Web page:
The religious persecution the atheist state waged between 1944 and the 1990s was so severe, it prompted Pope Francis to make Albania the first country in Europe he visits. He told journalists in August that learning about a country where worship was illegal, churches were torn down or turned into movie theatres made him feel, "I should go," so he will visit Sept. 21.
Luigj Mila, secretary-general of the Albanian bishops' justice and peace commission, recalled life growing up in atheist Albania.
"I remember an old man who went to pray for his mother at the cemetery. He was walking there slowly and a communist saw him and chased him away. He returned home, crying, 'They didn't let me pray for my mother.' This hit me so hard, I'll never forget. How could you do such a thing to a man in his 90s? What harm could it do to a party?"
After Enver Hoxha came to power in 1944, he spearheaded a brutal campaign to create a new Albania: a nation of atheists "par excellence, who have in their hearts only the Communist Party," said Albert P. Nikolla, head of Caritas Albania.
The worst atrocities occurred between 1944 and 1967, Mila said, culminating in a constitutional ban of all religions. After that, until the regime dissolved in the early 1990s, all forms of worship were a crime. Priests, religious and lay Catholics faced arrest, torture, firing squads, concentration camps and forced labour resulting in the death of "many lay people and 104 priests," Mila told Catholic News Service.
Though St. John Paul II recognized 40 of them as heroes of the faith, their process of beatification is still ongoing.
Fr. Gjergj Meta, media co-ordinator for the Archdiocese of Tirana-Durres, said the lives of the martyrs inspired him to pursue the priesthood.
"I read about the priests who were killed, and it pushed me to think about my vocation and to want to replace one of them," said the 38-year-old priest.
Those who survived the purge were driven underground as Muslims, Catholics and Orthodox Christians sought to safeguard and pass down their faith — a faith so valuable that parents and grandparents risked their lives and liberty for it, he said.
For Klaudia Bumci, head of Vatican Radio's Albania program, growing up in an underground Church meant she was baptized in her home under lockdown.
"There was a priest in our home that day, my parents and an uncle, who was going to be my godfather," she said in a July interview with Il Sismografo, an Italian blog.
"My mother still talks about how worried the priest was, he urged us to not let anything get out" about the baptism, Bumci said.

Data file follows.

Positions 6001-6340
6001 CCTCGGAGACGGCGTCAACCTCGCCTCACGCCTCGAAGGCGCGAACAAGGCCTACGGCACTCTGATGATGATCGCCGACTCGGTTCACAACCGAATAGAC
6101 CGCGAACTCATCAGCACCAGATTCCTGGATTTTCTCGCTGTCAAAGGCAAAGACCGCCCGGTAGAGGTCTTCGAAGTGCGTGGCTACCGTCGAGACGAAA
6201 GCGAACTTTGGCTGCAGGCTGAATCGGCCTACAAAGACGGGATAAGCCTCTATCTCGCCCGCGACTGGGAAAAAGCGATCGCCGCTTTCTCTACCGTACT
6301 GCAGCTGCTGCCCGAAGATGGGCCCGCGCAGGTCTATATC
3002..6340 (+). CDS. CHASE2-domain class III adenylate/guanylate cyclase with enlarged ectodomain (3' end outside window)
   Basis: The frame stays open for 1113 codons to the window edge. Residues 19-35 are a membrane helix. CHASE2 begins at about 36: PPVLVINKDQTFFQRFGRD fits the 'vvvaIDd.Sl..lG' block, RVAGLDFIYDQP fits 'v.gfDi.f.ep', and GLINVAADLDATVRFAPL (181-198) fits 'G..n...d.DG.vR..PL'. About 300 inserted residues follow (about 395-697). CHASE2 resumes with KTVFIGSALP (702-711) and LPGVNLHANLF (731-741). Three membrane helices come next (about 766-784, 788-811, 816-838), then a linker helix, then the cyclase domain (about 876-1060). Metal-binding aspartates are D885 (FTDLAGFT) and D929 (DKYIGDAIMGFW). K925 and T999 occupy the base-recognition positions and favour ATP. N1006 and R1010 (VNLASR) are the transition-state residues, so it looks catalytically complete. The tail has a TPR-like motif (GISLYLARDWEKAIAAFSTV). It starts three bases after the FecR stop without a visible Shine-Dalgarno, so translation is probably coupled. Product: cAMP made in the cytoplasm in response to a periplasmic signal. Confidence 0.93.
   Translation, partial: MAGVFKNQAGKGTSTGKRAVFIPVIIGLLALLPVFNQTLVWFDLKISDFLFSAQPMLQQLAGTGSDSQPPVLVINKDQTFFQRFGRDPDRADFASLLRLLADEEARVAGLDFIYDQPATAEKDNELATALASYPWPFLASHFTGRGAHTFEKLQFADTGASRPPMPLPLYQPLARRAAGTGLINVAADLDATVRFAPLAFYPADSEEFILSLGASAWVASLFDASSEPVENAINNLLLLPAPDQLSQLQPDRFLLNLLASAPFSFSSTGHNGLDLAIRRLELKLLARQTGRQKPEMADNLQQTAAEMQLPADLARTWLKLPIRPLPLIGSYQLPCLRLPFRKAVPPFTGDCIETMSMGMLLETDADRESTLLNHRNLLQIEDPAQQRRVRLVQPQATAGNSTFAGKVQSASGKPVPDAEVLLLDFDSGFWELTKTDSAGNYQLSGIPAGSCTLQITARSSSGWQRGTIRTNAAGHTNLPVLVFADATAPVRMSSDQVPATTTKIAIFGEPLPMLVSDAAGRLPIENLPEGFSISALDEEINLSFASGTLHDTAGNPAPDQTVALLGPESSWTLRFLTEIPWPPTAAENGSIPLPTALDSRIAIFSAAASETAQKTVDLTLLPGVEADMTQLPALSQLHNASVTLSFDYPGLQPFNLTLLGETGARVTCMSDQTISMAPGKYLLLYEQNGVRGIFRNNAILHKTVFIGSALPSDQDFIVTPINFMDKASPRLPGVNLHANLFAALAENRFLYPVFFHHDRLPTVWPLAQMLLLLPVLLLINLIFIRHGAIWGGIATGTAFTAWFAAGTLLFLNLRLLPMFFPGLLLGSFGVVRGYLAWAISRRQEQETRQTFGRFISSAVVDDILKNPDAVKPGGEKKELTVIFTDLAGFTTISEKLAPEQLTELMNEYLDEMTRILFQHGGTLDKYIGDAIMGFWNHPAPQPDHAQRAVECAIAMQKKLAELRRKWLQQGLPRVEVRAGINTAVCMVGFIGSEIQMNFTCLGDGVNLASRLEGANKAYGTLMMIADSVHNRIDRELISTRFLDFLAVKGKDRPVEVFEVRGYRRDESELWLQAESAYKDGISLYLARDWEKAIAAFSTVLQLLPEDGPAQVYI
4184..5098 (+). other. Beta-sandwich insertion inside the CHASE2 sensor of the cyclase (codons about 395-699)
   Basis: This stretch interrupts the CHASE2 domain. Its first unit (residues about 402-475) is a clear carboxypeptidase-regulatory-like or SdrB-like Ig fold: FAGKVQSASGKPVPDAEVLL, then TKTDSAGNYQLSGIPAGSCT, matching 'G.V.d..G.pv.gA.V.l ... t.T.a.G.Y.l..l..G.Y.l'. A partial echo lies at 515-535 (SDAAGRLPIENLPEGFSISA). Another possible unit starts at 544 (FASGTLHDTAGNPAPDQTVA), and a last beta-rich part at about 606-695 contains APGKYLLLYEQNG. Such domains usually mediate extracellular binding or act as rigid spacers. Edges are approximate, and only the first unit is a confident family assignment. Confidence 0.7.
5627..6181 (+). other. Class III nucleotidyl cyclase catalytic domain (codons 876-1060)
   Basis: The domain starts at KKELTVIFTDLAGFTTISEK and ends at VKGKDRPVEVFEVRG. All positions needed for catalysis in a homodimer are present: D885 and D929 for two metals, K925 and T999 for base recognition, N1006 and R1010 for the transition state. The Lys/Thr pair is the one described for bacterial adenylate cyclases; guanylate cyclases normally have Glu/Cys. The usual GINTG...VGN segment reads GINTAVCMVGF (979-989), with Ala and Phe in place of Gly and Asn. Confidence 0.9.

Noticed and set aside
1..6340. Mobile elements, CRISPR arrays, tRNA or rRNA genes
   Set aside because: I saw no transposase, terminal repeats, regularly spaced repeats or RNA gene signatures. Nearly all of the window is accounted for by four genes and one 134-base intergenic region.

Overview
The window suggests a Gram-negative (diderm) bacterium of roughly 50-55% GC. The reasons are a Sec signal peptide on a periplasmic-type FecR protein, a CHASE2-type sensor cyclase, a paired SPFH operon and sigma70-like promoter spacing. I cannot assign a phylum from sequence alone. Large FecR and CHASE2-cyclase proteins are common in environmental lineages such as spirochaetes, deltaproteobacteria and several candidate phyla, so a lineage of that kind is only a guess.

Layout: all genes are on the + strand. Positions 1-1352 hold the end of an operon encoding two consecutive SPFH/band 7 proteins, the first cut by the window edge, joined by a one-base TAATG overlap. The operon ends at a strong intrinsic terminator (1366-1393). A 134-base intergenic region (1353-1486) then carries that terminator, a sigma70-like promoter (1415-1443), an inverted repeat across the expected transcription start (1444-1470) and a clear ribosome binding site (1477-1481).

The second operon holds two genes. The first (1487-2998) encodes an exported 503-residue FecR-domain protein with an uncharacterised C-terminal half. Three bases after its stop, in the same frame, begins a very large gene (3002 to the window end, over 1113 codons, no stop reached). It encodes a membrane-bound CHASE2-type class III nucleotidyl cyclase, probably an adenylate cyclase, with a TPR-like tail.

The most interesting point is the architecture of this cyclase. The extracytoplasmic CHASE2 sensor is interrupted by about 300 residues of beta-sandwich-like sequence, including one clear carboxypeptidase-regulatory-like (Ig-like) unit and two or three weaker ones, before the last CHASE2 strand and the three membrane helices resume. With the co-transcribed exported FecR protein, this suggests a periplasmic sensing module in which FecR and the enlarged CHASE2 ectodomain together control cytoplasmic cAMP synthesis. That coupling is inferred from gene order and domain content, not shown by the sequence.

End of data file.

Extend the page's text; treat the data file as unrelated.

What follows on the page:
People's movements were watched, "even lights inside the home had to be turned off by 10 p.m." when Albanian television programming ended.
"If you watched other channels after that, the police took it as a subversive act," which carried the risk of criminal charges and prison, she said.
Bumci said her family would close the house's shutters up tight before watching Mass broadcast from abroad in their home.
Mila said his family always celebrated important feast days in secret.
"I remember my father would put someone by the front door to keep watch while we prayed. It was very difficult because the communist organization would always send someone to check on Catholic families."
If targeted families were found buying meat — a rare commodity — for a holiday, "they could go to jail."
In the countryside, officials would even check the house or the farm yard to see if a kid goat had been slaughtered for Easter or other feast days, he said.
Mila said his family was targeted right away during the purge. His newly married, 23-year-old father was thrown in jail with a 10-year sentence, but he was let out after five years when he contracted tuberculosis. The young couple went to live in the mountain village of Suma, near Shkoder, but they were classified as "class enemies" and "enemies of the party."
"They persecuted us for 45 years. We weren't allowed to study at university," Mila said, "and no one could come to our home. There were many people in the same situation."
Mila and his four siblings all wore a small medallion of Our Lady hidden around their necks, under their shirts. Mila only took it off when he had to serve in the military.
"We had a picture frame with two sides hanging on the wall," he said, "one side with St. Michael on it and the other with a landscape" to display in case officials inspected the home.
Mila, who was born in 1966, was baptized right before the 1967 constitutional amendment outlawed religion and all places of worship. After that, baptism by a priest, he said, was next to impossible.
When the atheist regime dissolved in the 1990s, people were free to practise their faith. However, all the churches had been destroyed so the Mila family opened its home to the community and an Italian Franciscan friar who stayed with them.
For a whole month, "Fr. Stefano" baptized hundreds of people in the Mila home: "We all participated. Our house became a church."
Couples, even older couples with kids in their 30s, streamed in to be married "because for 34 years, no one could get married in the Church either."
The most poignant moment of experiencing religious freedom came, Mila said, when their newly built church received a bell from Italy.
"When it tolled for the first time in 1991, my father cried like a child. It was like the Freedom Bell in Berlin," marking the end of communism in Europe.
For his father, who had suffered so much for so long, he said, that church bell "was a sign of hope, the voice of God."
He said the ban on religion left such a hole in people's lives, "they looked for ways to combat the regime's belief that communism and religion didn't go together. So every time a new church opened" or an old one was restored, "it was like another blow to communism."